Guidry moved back to Louisiana last year after almost 20 years in Los Angeles but still holds her position with Los Angeles Leathercraft. In June she signed a lease for a small spot in downtown Lafayette at 535 Jefferson St. to open Lilou, a concept thrift shop.

It’s a shoebox of a space, just 14 feet wide and 55 feet deep, but it works. She can be creative as an entrepreneur and maybe catch a trend of second-hand clothing or just catering to anyone who is looking to save money on clothing.

“In times like this everybody is just trying to be more mindful about spending and just making their dollar stretch a little bit more than ever before,” Guidry said. “The environmental piece of (thrifting) is always something to consider. In terms of where money might be a little tight, I think thrifted clothing is an awesome option.”


Lottie Francis with Malmak Domestic and Commercial Services poses with a electrostatic machine to offer deep cleaning for clients on Saturday, October 17, 2020 in Carencro, LA.

Lottie Francis, Malmak Cleaning Service

Lottie Francis’ cleaning business, Malmak Cleaning Service, is her side hustle while she does billing work at Azar Eye Clinic. But business at Malmak, like so many others, has slowed some since the pandemic hit.

So she’s trying to fight back and find more opportunities. One solution? Take a chance and invest in an electrostatic machine and offer a deep clean, or a COVID clean, to sanitize and disinfect offices. It’s a machine that you wear on your back, and she’s hoping the $350 purchase can lead to more opportunities and more revenue.

“I saw it as an opportunity to increase clientele,” Francis said. “I started seeing on Facebook that some companies were doing it. Then I had another friend of mine. He was into flooring. He had the machine. He gave me some pointers on what to do, and that’s when I ordered the machine.”

If she can hustle up more clients through the investment, it won’t be the first time. She launched Malmak — named for her children, Malika and Makiya — after she got laid off following her move back to Lafayette from Houston in 2012. A friend who had a car detailing business knew how serious she was about keeping a clean house and connected her with a client who lost a housekeeper.

She found more houses to clean and then offices. A side hustle was born.

“I’ve been doing this for so long,” Francis said. “It’s a relationship instead of just a cleaning. My people are older. They’re real sociable. I go shopping, and we do stuff. It’s a little more than just cleaning the house.”

Francis also recently consulted with Corey Jack with Jack & Associates, who then connected her with marketing students at the University of Louisiana at Lafayette who will do marketing work for her as part of a school project.

She had three employees but had to let one go after she lost an office client. But she’s hoping the investment can lead to three more office customers.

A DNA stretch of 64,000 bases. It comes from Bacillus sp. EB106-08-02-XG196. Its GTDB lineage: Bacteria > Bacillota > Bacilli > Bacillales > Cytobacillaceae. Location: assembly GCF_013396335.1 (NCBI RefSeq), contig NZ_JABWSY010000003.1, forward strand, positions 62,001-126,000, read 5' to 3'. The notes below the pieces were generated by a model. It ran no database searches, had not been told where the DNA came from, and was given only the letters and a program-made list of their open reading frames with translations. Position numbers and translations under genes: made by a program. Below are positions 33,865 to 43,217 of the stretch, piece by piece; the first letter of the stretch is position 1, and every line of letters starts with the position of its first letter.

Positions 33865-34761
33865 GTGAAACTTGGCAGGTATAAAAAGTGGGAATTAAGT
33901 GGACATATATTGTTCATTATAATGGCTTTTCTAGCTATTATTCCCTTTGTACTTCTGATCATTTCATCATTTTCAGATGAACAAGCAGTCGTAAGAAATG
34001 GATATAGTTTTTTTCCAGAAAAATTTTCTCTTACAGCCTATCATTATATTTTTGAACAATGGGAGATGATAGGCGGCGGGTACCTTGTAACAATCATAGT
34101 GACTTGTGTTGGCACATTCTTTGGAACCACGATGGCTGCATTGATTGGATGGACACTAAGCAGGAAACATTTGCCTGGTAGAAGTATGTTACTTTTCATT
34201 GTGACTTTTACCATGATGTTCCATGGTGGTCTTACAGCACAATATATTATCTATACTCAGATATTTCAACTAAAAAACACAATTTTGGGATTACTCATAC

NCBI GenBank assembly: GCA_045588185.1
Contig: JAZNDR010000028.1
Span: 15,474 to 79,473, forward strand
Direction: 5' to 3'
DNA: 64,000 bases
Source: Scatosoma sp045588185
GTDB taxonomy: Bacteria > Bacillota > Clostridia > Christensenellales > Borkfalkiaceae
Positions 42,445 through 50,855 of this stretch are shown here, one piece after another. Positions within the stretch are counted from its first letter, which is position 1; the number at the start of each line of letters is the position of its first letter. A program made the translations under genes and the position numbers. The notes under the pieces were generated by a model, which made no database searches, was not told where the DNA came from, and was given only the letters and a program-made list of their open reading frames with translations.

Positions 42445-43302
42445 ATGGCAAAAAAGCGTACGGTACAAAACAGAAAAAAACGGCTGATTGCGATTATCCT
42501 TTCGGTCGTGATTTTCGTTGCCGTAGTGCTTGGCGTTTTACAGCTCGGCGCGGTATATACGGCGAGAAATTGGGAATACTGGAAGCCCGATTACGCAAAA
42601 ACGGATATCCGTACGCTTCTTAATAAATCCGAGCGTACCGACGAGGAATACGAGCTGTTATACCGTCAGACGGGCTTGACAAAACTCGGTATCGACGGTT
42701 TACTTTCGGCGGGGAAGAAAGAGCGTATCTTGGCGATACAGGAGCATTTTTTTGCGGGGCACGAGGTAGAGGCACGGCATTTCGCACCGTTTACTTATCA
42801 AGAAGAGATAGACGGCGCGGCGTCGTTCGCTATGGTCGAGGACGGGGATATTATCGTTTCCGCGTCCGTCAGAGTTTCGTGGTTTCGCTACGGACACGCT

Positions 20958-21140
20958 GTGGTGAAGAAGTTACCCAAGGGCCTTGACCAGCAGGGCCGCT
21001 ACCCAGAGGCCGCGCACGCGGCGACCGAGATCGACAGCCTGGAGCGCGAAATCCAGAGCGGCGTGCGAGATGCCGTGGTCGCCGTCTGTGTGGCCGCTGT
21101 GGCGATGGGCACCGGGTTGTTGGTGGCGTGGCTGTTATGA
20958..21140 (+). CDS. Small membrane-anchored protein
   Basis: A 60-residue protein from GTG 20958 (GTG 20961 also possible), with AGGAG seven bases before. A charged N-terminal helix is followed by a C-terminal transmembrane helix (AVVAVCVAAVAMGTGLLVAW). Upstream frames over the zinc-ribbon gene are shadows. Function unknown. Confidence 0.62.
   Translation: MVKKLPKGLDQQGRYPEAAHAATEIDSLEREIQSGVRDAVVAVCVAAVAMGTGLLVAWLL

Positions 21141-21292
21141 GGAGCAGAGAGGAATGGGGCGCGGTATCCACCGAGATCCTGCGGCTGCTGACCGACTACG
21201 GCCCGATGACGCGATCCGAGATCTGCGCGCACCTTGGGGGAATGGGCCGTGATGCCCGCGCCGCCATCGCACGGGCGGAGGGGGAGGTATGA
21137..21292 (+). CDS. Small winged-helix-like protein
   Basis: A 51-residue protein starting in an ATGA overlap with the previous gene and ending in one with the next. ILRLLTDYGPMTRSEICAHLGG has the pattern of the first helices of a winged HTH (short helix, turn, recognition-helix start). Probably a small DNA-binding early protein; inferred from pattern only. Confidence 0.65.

“The plan is to grow the cleaning service," she said. "I’m going to have the crew and I’ll be there monitoring and supervising and go in when needed. The plan is to not be doing a whole lot of cleaning myself.”


Brock Thibodeaux, the founder, president and CEO of Regal.Tech, talks about the Google AI-powered mapping technology he deveoped to track and predict Covid-19 outbreaks Monday, October 12, 2020, at the Opportunity Machine offices in Lafayette, La.

Brock Thibodeaux,

Brock Thibodeaux was the 48th person in the country to test positive for the coronavirus.

The University of Louisiana at Lafayette graduate was living in the Seattle area having just begun working for Microsoft when the first cases were reported in the United States there. He lived near the Life Care Center nursing home, which became the first hotspot for the virus with at one point 81 of the 120 residents testing positive, leading to 31 deaths.

He recalled a walk to Walgreens when the dry cough began — “It felt like eating a bunch of Pringles with no water in your body” — before other symptoms followed. He went to the emergency room, got tested and sent home to recover before getting the call that he tested positive.

“Two weeks on the couch and my temperature averaged 102, 104, 103,” Thibodeaux said. “February 28 was when I literally thought I was going to die. I woke up and I couldn’t breathe. I had been hallucinating because my fever was so high. I’m having really, really vivid hallucinatory bad dreams. It was bad.”

It was that time at home and watching the virus spread around the country, including in New Orleans after Mardi Gras, and the responses to the virus that Thibodeaux, a former U.S. Army Ranger, decided he had to do something to help.

Thibodeaux, who earned a graduate certificate in cybersecurity from Harvard University’s extension school, eventually landed $25 million in venture capital funding for his technology startup company that gathers hospital data and other data and can follow where cases are, where the hot spots are and predicts where the next outbreak is going to happen.

His startup,, has five employees and is currently housed at the Opportunity Machine.

“It’s basically a huge decision-maker,” he said. “You punch in a bunch of information at once. If you had COVID right now and went into the ER, you live down the street, you’re going to walk your dog every day maybe. Or this is the area you’ve been in the past week. Or let’s say your mom lives in Abbeville. Let’s say all the hospitals are owned by the same company.

“We look at patterns at that ER, put that all in a big decision maker, and once it punches out information, it builds algorithms. And over time, it says, OK, this is what could happen.”

But right now his technology is looking for a home. Thibodeaux says the technology can be used in the oil and gas sector in finding where to drill next.

“We’re going to get there, man, but the whole idea was to start right here,” he said. “I wanted to be in Lafayette. It’s going to take time. We’ve got solutions. Once we get it started, it’s going to be nice.”

Acadiana Business Today: Why these Acadiana entrepreneurs are starting or investing in new businesses amid coronavirus